Essays on Growth and Migration is a collection of papers that analyze how two particular factors, the brain drain and the intellectual property rights (IPR), affect the economic performance of a given country. The theoretical models are constructed and illustrative empirical examples are provided in order to understand better the role of these factors in the process of economic development. Brain drain refers to migration of high-skilled, trained and talented individuals. Even though it was commonly perceived as one of the elements that significantly affected income differences between countries, the recent empirical evidence indicates that the impact of brain drain on growth and income level of the migrants' sending countries is complex and ambiguous. This thesis presents two mechanisms through which the brain drain impacts the economic performance of a country. The first one refers to the effect that prospect of brain drain might have on decisions concerning the type education to be acquired. The second one focuses on the flows of foreign direct investments as a consequence of migration of highly skilled individuals. These theoretical findings are followed by illustrative empirical examples. The Intellectual Property Rights (IPR), refers to legal, exclusive rights to use various types of creations of the mind, such as inventions, names, trademarks, designs etc. This thesis studies the effects of imperfect IPR protection on countries’ growth rates and income levels. It claims that strengthening an IPR regime in a country improves its position in the world's productivity rank, whereas the level of import tariffs tends to be insignificant. This theoretical result is supported by an empirical example.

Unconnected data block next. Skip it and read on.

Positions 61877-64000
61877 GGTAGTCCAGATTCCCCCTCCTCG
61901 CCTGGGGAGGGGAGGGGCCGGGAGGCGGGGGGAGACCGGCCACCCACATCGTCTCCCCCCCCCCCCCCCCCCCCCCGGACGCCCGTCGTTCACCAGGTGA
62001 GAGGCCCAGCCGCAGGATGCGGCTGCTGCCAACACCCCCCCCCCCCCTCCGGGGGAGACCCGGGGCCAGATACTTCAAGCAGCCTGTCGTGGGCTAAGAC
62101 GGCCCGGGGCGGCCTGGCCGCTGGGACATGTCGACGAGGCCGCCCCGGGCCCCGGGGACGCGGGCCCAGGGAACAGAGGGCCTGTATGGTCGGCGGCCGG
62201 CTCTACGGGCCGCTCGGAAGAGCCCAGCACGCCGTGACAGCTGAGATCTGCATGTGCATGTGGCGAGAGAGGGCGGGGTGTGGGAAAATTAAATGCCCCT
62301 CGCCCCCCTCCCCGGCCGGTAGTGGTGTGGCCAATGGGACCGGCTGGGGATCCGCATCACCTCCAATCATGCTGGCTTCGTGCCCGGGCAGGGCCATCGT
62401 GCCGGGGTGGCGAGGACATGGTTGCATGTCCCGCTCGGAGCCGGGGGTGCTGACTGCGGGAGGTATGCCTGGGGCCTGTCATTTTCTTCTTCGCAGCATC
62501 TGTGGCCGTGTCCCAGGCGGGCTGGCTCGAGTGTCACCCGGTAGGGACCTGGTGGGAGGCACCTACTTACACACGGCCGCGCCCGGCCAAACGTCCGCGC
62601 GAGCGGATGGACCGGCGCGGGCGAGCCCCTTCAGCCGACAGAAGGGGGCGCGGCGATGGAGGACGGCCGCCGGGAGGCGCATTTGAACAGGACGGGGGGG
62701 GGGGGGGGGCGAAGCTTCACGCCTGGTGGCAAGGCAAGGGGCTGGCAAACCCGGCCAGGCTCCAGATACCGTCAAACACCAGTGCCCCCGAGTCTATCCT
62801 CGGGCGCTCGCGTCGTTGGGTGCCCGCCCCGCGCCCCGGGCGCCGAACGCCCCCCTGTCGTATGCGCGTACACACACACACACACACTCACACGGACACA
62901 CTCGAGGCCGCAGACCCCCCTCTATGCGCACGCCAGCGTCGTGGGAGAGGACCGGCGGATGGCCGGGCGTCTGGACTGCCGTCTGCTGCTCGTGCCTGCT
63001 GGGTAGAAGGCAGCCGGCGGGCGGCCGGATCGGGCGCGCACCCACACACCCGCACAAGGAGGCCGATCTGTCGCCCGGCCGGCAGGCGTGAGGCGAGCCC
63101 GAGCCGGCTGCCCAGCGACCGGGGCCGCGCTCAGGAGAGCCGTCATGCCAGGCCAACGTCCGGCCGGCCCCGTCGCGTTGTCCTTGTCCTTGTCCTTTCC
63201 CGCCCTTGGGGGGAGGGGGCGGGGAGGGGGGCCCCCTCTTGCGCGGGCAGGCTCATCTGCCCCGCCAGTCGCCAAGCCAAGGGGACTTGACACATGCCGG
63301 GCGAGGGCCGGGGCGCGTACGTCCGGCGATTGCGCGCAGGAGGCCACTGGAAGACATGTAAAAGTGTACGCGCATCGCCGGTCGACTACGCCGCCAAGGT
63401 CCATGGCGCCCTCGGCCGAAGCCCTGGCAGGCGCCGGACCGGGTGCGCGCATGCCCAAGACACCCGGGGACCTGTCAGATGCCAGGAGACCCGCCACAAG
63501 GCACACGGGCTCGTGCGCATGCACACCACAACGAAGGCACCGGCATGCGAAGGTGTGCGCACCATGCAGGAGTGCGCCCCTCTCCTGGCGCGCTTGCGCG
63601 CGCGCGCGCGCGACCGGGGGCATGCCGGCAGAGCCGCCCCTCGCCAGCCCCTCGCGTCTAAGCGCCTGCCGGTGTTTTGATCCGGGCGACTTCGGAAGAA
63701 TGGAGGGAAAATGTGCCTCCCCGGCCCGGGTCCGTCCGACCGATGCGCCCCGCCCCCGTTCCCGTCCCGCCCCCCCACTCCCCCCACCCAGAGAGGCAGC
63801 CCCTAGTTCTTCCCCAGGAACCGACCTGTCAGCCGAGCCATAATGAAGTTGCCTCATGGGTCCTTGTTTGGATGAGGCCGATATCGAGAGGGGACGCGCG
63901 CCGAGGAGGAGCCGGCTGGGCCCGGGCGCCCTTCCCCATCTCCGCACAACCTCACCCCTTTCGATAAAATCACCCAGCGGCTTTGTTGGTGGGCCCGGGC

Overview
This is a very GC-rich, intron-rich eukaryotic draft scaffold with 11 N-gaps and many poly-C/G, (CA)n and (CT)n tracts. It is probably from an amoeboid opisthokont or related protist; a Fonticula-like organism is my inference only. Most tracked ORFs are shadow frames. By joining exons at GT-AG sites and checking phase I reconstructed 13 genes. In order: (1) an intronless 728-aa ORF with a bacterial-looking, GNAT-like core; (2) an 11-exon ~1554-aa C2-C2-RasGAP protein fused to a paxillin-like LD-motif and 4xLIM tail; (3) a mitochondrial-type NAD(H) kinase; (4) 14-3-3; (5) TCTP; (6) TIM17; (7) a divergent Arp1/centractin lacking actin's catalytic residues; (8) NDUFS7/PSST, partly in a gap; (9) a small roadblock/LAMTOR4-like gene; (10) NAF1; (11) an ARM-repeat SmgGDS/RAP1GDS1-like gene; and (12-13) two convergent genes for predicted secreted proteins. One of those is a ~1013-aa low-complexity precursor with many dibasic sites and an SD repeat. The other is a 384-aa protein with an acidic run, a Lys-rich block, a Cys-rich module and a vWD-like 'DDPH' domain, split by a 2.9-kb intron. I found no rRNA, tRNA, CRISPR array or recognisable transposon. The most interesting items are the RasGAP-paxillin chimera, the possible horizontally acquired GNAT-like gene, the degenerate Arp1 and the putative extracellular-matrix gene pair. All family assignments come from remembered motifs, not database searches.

|Qualification||Doctor of Philosophy|
|Award date||16 Dec 2009|
|Place of Publication||Tilburg|
|Publication status||Published - 2009|